The rule is never open a door if you do not want anyone to enter.

You have no idea what we go through in this regard.
No pork...bacon OK
Vegetarian ...foie gras, and veal OK
No egg whites...but whole eggs are fine
No cream but butter is OK
No visiable dairy
It goes on and on but my all-time favorite....
No dark food...just had my teeth whitened.

If I were drinking milk while reading the second to last item, there would have been visible dairy all over the place... that's absolutely priceless :-)

The dark food has to be the most irritating, but at least there's a logic there that's comprehensible, if completely ridiculous. I'm dying to know what it is about visible dairy that makes it more objectionable than, say, invisible dairy? Were I in the server's shoes, it would have been everything I could do to refrain from telling the diner that we'd do our best, but the defense department's stealth dairy project is currently a few years behind schedule.

Out of curiosity, if you had to take a stab at it, what percentage of diners do you think cite restrictions? Are those who are happy to let the chef do his/her thing actally in the minority? I'm starting to get that sense.

I am the Dairy Ninja! I come to bring invisible dairy to unsuspecting diners! I hide in the shadows like chocolate milk, and glide across the floor like the soles of my shoes are made of butter.

I exist to bring hidden richness to your food, a drop of clarified butter here, a light grating of cheese there, and then slip away, unnoticed, and unappreciated. I do this for the good of all mankind -- because I am the Dairy Ninja.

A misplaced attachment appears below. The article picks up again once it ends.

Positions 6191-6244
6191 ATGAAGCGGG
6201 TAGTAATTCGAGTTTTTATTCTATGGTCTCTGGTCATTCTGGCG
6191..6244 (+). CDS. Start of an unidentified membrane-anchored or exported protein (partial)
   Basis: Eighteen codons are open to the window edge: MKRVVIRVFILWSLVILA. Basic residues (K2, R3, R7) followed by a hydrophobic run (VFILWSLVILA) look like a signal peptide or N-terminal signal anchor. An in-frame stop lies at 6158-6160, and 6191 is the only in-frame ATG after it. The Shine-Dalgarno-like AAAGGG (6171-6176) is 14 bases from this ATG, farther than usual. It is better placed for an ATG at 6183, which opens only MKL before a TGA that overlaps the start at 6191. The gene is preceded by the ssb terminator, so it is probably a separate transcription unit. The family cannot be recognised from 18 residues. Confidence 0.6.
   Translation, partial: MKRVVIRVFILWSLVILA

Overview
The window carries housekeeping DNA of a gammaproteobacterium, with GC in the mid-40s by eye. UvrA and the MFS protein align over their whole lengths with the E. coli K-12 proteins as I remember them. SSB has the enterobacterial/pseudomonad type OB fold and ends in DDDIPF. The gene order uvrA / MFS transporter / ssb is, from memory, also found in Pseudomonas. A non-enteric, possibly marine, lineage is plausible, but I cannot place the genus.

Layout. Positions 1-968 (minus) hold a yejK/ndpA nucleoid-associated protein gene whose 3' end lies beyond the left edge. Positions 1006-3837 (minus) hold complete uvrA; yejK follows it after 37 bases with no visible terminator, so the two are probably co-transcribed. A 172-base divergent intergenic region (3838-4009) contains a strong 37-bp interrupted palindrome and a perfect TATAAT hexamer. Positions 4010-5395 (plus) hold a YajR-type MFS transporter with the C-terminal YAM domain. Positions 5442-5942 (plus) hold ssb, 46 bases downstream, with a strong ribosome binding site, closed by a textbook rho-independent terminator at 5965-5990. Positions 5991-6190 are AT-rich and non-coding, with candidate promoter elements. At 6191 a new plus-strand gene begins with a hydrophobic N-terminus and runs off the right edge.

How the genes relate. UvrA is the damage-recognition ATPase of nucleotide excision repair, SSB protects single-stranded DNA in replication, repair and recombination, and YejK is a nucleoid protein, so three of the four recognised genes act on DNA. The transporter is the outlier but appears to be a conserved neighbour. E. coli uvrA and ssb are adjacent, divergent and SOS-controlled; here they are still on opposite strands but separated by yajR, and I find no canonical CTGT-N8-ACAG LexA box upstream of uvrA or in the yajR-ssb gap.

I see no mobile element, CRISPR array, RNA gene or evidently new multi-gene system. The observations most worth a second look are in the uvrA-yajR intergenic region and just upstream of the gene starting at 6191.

Some of those items are truly crazy -- no pork but bacon okay doesn't make any sense at all -- there is no diet in the world, religious or nutritional, that wouldn't either cut both or cut bacon first. The vegetarian who eats foie gras is also a bit baffling. However, I actually know the person who can't eat egg whites -- she goes nuts itching if she has a meringue. Somehow, the nutrients in the egg yolk offset this, or at least buffer it. So this one item was legit, even though the others are obviously, shall we say, a bit excentric.

But agreed -- if you have problems with a lot of commonly used foods, or if you have strong dislikes of fabulous items such as cilantro and garlic, go somewhere else, where you have a long list of items from which to pick, rather than a set menu. (Or, better still, do what Jeffrey Steingartner did -- go out and learn how to like more stuff. If it's not an allergy, you can train yourself to like most things.)

You are correct. Beyond allergies, there is no way that I would ask for that level of special treatment with a 24-course meal, if only because I'd be able to enjoy most of it. I mean, if you don't want prix fixe, don't eat at a prix fixe place! (uh, that's what it's called, right?)

Besides, if I actually had the opportunity to dine at Alinea, I'd want to see and smell and taste everything. And I don't care for fish, seafood, bell peppers, European mushrooms, alcohol, organ meats...

But I'd still at least try everything. Sheesh.

Yeah...I'm going to have to go on record as someone who used to say "I don't like this...I don't like that" but after much discussion/tasting with Dom, I have learned to shut up and eat. If that isn't a motto to live by, I don't know what is.


I'd probably feel differently if it weren't for the incredible frequency with which I hear, "Wow... I normally hate [insert foodstuff here], but this is delicious!"